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Will The Real Episcopalians Please Stand Up?
By J.R. Ensey

The Episcopalian Church shocked the world recently when they elected a practicing homosexual as bishop of New Hampshire, one of the highest offices in American Anglicanism. The action prompted many in that communion to consider withdrawing and forming a more conservative Anglican movement in the United States. Although the suggestion drew cheers from some, others counseled that the move should not be done hastily, pointing out that to depart would leave the gays and more liberal elements of the church in total control of its assets. If leaving was to take place, they said, it should be the gays and their supporters who had departed from traditional Anglican doctrine. They called the action of their leaders who elected the gay bishop “unbiblical and schismatic.”

That made sense to 2700 conservative Episcopalians who met recently in Dallas, TX on October 8-9, 2003. According to a story in the Los Angeles Times of 10/10/03 by Larry B. Stammer, “Rather than petitioning for a separate or parallel Anglican church for biblically orthodox Episcopalians, they decided to seek recognition as the “successor church”—the real Episcopalians. Because they were continuing to embrace the doctrines and morals traditionally held by the church, they deemed they had a right to the name and the assets.

“Many outside assume we will announce we are leaving [the Episcopalian Church],” the Rev. Canon David Anderson, president of the American Anglican Council, said at the emotional session. “Everyone has been thinking we want a parallel province [church]. Not! We are not leaving. They left us. We are the rightful heirs of all the culture and legacy and faith of the Episcopal Church.”

What if the disputed election stands and no repentance or change of direction is forthcoming? The delegates urged disaffected members to withhold their financial contributions from their national church headquarters and redirect the money toward “biblically orthodox mission and ministry.”

Why such a display of emotions? A statement issued by the conference provided the answer: “We repudiate the General Convention’s confirmation of a non-celibate homosexual to be a bishop of the church, and its acceptance of same-sex blessings as part of our common life. These actions have broken fellowship with the larger body of Christ and have brought the Episcopal Church under God’s judgment.” The declaration also called on primates to discipline the bishops who “departed from biblical faith and order” by supporting the gay bishop, Gene Robinson, and same-sex blessings, and appealed to their leaders to “guide the re-alignment of Anglicanism in North America.”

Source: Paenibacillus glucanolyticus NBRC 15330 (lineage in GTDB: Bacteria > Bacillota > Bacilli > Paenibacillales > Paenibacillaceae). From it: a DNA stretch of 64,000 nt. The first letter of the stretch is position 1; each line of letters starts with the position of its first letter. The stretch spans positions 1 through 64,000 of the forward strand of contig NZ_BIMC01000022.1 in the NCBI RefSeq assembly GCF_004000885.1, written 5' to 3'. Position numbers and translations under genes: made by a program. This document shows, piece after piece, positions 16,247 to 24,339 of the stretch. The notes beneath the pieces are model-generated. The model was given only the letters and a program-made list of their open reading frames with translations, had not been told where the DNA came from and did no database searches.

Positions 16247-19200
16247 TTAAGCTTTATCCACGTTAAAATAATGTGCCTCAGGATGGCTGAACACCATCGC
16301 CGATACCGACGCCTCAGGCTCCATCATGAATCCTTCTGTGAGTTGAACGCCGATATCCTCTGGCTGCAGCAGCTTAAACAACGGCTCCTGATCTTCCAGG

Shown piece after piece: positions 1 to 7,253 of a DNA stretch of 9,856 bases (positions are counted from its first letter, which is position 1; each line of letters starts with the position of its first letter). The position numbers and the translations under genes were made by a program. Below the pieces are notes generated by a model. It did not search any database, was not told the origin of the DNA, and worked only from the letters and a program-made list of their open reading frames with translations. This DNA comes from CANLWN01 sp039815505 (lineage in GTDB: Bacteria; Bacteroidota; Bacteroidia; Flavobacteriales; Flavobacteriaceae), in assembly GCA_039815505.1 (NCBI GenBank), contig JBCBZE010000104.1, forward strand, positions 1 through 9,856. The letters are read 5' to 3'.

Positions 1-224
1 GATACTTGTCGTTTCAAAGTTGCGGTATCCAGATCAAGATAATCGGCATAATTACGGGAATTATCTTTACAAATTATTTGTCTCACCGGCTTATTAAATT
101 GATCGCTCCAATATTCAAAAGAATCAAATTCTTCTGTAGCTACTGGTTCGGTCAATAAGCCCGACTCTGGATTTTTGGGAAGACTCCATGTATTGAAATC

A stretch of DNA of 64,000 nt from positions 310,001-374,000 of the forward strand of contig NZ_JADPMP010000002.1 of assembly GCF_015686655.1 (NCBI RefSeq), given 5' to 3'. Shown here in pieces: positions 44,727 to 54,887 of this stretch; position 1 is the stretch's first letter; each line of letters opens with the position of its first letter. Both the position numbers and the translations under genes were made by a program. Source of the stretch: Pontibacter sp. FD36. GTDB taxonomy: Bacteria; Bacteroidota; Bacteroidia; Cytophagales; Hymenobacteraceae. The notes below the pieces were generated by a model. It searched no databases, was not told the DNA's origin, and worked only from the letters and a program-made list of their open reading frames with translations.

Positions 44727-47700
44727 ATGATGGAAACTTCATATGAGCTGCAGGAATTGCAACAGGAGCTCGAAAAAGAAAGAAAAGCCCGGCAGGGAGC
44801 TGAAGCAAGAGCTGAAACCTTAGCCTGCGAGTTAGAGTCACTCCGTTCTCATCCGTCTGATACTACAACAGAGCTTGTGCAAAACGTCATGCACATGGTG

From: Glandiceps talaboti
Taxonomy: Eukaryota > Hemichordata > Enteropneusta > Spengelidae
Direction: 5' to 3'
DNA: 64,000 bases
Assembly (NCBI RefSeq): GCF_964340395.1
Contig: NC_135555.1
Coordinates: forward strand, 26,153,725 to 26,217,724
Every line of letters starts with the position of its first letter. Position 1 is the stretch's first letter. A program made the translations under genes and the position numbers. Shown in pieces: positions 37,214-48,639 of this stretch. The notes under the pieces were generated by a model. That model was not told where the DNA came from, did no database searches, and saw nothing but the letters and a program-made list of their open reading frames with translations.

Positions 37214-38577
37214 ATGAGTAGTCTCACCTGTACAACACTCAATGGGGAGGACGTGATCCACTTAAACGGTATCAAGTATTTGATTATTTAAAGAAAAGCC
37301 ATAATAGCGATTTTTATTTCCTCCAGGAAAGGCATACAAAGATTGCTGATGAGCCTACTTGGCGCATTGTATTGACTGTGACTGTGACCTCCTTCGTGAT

And how did the presiding bishop of the American Episcopal Church respond? The Most Rev. Frank T. Griswold issued a statement deploring the use of “inflammatory rhetoric and ultimatums...In such a climate, mutual pursuit of ways to build up rather than tear down is made more difficult.” As one might suppose, Griswold had supported Robinson’s election. Earlier he had made the observation in a published interview that the scriptures did not condemn committed homosexual relationships. Therefore, he felt it necessary to blame the representatives of the traditional Episcopal view for inflammatory rhetoric and for “tearing down” what they were trying to inject into the ranks—i.e., they had what some would call a “bad spirit.”

There were calls at the conference for Griswold’s resignation for “abuse of the office of the presiding bishop.” The Times article reported that “U.S. Episcopalians who opposed Robinson and same-sex blessings are in a decided minority, based on the votes at the General Convention, but they claim to be in the mainstream within worldwide Anglicanism.”

Interesting developments, indeed, and a sobering commentary on our times. Some questions come to mind:

Are there any lessons in this affair that could benefit leaders and ministerial constituents of other religious movements?

Why are those who seek to bring down traditional barriers always ready with a word of personal condemnation and judgment for any who oppose their removal? Whose “inflammatory rhetoric” in support of gay ordination ignited this conflagration in the first place? Why must those who wish to remove barriers have to find out the hard way why they were erected in the beginning?

Is it justifiable to assume that the Episcopalians who are remaining faithful to the established teaching of their denomination are indeed the rightful heirs of its culture, faith and legacy?

Let the real Episcopalians please stand up!

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